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Media Statement: The South African Human Rights Commission reflects on Jagersfontein in Free State following the devastating disaster caused by a mine dam collapse

15 September 2022

Attention: Editors and Reporters

A mine dam collapse on Sunday 11 September 2022 caused flooding in the Charlesville and Itumeleng residential areas of Jagersfontein. The collapse caused large volumes of slime to engulf and destroy homes and properties of over 300 residents. At least one person reportedly died in the disaster.

The South African Human Rights Commission (“the Commission”) visited the areas on Monday, 12 and Tuesday, 13 September 2022 to assess the situation first hand.  The Commission commends the urgency of the relief efforts unlocked by government, the mining company (“Jagersfontein Developments”) as well as other entities to reduce the impact of the disaster on the affected communities.  Earlier this week, the Commission appeared before the Parliament’s Portfolio Committee on Mineral Resources and Energy where it raised concerns around mining, its related impact on human rights and the need for greater parliamentary oversight in the extractive industries.  

Mining communities have been raising environmental concerns regarding underlying negative impacts of mining activities in their areas for a long period of time. While the Commission continues to monitor the implementation of the relief efforts, it also welcomes reported commitment to a full investigation by government to establish the cause of the collapse. The investigation is also expected to identify and recommend preventative, corrective and accountability measures to address this disaster.

The Commission remains concerned about the continued impacts on the environment and to communities associated with the extractive industry. These concerns were to some extent ventilated in its reports into the Underlying Socio-Economic Challenges on Mining-affected Communities in South Africa (2018), following extensive national hearings conducted during 2016. The recommendations by the Commission regarding the safety hazards posed by unused and neglected mines to children and communities in their surrounds is but one issue of concern flagged by the Commission in its report. Noting with particular concern that the direct impacts to property and security are not isolated adverse impacts, but extend to a number of related human rights, including the provision of alternative housing, food, water, healthcare, access to schools, access to a safe and healthy environment and other concerns of the affected victims. The Commission intends engaging with the mining company, the community and government to find short term to long term solutions to support efforts toward the protection of human rights.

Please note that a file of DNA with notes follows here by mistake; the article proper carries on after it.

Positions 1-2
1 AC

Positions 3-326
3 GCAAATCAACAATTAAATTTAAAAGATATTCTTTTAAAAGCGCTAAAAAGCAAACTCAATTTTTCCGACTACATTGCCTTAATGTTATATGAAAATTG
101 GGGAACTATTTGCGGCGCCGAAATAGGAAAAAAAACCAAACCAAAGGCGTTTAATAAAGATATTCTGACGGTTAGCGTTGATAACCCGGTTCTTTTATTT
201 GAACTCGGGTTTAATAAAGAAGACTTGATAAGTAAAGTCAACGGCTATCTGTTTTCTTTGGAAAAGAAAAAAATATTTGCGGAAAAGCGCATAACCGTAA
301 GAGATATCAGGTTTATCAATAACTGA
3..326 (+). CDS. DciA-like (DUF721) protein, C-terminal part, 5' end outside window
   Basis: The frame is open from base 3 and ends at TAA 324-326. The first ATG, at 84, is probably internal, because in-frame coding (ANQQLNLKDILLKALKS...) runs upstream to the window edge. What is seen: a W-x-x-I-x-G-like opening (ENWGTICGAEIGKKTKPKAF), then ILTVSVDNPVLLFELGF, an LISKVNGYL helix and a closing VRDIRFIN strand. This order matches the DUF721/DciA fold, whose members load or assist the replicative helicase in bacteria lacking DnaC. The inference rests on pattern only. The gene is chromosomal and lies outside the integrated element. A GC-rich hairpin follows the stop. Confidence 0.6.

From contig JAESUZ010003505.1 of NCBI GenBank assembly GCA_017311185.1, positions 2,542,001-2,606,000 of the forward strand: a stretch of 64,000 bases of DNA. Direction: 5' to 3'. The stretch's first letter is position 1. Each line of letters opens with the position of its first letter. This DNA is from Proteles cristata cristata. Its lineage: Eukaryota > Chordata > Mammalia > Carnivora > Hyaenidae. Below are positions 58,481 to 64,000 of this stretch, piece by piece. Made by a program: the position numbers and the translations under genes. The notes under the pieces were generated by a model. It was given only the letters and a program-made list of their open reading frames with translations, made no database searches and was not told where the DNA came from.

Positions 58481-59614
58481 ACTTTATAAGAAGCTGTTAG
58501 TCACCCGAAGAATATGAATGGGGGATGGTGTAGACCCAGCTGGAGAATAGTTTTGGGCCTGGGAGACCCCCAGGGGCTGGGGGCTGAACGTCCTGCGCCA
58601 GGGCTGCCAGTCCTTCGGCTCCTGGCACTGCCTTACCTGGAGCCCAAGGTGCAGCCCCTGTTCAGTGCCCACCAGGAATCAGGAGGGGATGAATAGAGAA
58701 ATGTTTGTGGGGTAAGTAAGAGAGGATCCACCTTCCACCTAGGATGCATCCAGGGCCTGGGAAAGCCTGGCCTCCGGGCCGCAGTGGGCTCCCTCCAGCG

For further information contact SAHRC Free State Provincial Manager - Mr Thabang Kheswa on Tel: 076 038 4507 Email: This email address is being protected from spambots. You need JavaScript enabled to view it.

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The Human Rights Commission is the national institution established to support constitutional democracy. It is committed to promote respect for, observance of and protection of human rights for everyone without fear or favour.

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